Category Archives: child development

Behavior Intervention Plans should include instruction

When students who have disabilities show a pattern of challenging behavior, schools are encouraged to use positive behavior interventions and supports (PBIS). PBIS is an approach to addressing behavior and not a specific “program.” Individual PBIS seeks to find reasons for why a behavior is happening so that effective strategies can be identified that will meet the needs of each unique student.

Unfortunately, there are still too many schools that do not promote the use of PBIS. It is not uncommon to find Behavior Intervention Plans (BIP) that focus mainly on how the staff will respond to behaviors after they occur. Many of those schools respond to challenging behavior with things like silent lunches, in and out-of-school suspensions, behavior contracts, shortened school days, etc. All of these strategies seem to assume that the child will improve their behavior on their own in order to avoid punishment. These actions may work once in a while, with some students. However, they are not likely to be effective when the behaviors are directly or indirectly related to a child’s disability.

Many students with disabilities have developmental delays and/or weak skills in certain areas. These skill weaknesses, or deficits, can contribute to challenging behavior in many different ways. Children who cannot clearly communicate their wants and needs experience a lot of frustration, and may even resort to challenging behavior just to get someone’s attention. Children who lack the social skills to have positive interactions with other children or make friends, often experience rejection, anger, loneliness and frustration. They may even become anxious and stressed when they are placed in social situations because they expect something to go wrong. Some children use behaviors to hide academic skill weaknesses because they don’t want to look “dumb.” Other students may act out simply because they don’t know what else to do when they are given assignments that they don’t understand.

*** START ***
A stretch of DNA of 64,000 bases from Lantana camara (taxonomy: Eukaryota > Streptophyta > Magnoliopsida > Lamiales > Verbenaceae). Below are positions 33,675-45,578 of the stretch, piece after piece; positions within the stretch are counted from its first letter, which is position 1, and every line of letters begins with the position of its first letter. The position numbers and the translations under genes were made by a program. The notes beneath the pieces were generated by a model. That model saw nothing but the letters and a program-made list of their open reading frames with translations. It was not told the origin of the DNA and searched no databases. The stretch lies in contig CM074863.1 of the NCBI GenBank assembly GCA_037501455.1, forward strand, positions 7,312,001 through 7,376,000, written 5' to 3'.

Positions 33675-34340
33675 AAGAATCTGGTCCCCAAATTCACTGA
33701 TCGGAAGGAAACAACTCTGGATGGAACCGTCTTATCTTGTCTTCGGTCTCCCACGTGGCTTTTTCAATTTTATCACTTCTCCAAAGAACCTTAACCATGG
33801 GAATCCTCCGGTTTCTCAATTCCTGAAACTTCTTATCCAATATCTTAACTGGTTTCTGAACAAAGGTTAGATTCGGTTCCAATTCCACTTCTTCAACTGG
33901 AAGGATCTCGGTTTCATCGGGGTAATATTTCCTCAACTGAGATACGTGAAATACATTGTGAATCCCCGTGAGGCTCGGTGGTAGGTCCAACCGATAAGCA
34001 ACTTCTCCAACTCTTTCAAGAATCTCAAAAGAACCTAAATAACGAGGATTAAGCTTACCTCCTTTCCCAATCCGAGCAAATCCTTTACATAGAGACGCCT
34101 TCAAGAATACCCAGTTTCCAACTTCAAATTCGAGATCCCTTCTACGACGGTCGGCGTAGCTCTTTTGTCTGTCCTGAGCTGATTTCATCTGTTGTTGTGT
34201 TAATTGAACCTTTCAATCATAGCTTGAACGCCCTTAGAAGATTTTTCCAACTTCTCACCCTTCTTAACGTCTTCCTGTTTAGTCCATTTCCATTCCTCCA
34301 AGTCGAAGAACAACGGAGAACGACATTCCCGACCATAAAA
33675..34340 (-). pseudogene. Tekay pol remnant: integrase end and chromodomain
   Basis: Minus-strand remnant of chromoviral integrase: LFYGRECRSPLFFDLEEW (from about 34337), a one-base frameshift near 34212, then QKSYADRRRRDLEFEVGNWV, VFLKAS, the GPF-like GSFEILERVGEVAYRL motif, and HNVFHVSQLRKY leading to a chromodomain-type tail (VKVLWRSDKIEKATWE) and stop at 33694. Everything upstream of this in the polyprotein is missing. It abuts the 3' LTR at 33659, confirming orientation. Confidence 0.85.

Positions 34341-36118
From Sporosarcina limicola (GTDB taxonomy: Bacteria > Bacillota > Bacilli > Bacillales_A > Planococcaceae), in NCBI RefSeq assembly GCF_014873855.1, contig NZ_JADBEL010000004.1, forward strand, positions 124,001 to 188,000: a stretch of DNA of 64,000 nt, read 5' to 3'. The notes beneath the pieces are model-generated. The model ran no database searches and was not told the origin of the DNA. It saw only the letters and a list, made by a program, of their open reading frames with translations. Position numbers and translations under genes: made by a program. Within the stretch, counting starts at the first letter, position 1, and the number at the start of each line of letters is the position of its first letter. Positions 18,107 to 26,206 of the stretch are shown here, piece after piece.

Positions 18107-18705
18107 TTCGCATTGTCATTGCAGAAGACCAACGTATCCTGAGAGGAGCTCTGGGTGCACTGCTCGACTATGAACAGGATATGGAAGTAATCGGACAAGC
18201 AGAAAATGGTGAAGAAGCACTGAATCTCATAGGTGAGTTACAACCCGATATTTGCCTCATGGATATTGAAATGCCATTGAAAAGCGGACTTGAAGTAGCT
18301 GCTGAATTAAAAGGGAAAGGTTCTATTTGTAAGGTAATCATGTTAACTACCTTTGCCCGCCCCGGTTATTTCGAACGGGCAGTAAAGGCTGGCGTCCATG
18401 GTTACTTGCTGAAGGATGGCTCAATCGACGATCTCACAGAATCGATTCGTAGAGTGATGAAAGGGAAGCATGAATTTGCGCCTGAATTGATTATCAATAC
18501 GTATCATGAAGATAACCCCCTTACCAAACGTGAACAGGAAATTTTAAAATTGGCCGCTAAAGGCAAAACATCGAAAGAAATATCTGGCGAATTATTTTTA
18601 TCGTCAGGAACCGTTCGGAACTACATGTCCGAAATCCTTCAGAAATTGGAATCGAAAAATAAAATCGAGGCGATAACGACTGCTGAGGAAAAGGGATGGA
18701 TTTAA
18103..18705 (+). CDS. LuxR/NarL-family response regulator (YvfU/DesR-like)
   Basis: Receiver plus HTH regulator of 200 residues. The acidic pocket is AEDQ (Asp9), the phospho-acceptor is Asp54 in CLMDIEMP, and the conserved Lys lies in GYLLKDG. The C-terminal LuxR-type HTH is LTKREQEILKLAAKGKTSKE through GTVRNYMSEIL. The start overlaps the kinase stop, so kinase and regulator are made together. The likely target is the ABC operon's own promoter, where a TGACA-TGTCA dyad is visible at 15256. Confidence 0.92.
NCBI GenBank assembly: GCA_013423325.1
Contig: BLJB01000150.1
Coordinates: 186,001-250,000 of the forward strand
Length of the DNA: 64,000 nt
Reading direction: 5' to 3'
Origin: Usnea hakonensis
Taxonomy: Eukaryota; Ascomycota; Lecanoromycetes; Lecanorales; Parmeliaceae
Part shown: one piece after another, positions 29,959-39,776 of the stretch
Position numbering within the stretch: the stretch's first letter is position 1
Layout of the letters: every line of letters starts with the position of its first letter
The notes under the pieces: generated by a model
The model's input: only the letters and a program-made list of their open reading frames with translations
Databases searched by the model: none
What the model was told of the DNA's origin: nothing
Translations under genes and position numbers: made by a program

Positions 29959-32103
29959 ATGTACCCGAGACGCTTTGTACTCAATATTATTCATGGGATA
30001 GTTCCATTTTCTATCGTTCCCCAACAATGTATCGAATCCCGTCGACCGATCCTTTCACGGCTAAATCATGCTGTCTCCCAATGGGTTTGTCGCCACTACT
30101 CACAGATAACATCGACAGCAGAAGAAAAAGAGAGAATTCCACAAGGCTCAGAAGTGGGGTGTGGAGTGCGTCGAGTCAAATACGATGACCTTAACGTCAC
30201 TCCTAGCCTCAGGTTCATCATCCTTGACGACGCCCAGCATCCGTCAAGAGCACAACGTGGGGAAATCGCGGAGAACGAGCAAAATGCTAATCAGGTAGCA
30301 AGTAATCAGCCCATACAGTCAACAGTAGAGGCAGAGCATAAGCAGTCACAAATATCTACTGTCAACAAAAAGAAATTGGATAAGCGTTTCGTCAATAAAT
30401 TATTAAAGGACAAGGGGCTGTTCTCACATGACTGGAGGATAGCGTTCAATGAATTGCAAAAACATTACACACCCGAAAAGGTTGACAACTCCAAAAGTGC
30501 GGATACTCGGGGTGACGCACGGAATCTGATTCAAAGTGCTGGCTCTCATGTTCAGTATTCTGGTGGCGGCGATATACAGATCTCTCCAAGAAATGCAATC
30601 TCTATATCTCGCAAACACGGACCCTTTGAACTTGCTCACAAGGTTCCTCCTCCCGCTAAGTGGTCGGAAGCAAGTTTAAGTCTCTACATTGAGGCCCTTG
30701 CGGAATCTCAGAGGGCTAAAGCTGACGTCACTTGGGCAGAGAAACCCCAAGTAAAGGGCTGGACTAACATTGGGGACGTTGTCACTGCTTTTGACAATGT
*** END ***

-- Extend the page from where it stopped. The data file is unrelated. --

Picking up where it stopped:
Those were just a few examples of ways that skill deficits may play a big role in why a child might have challenging behaviors. In order to create lasting change it is important to help the child improve their skills. The IEP team should consider using instruction as an important proactive way to help prevent challenging behaviors from occurring in the first place.

IEP goals can be written to improve academic and functional skills. Some of these skills will need to be worked on for a long time. For more immediate relief, children may need to learn to use assistive technology or other strategies to help make up for their weak skills. Meanwhile, children can also be taught better ways to handle situations that are difficult for them. They can learn new things to say or do that are more appropriate than what they are currently doing. These “replacement behaviors” will allow the child to meet an immediate need. Children can also be taught self-regulation and coping skills so that they can function better in a world where things are not always going to go the way that they would like. A lot of this instruction can happen during real-life activities that offer teachable moments. Other skills can be taught and practiced at times when the student is not under stress.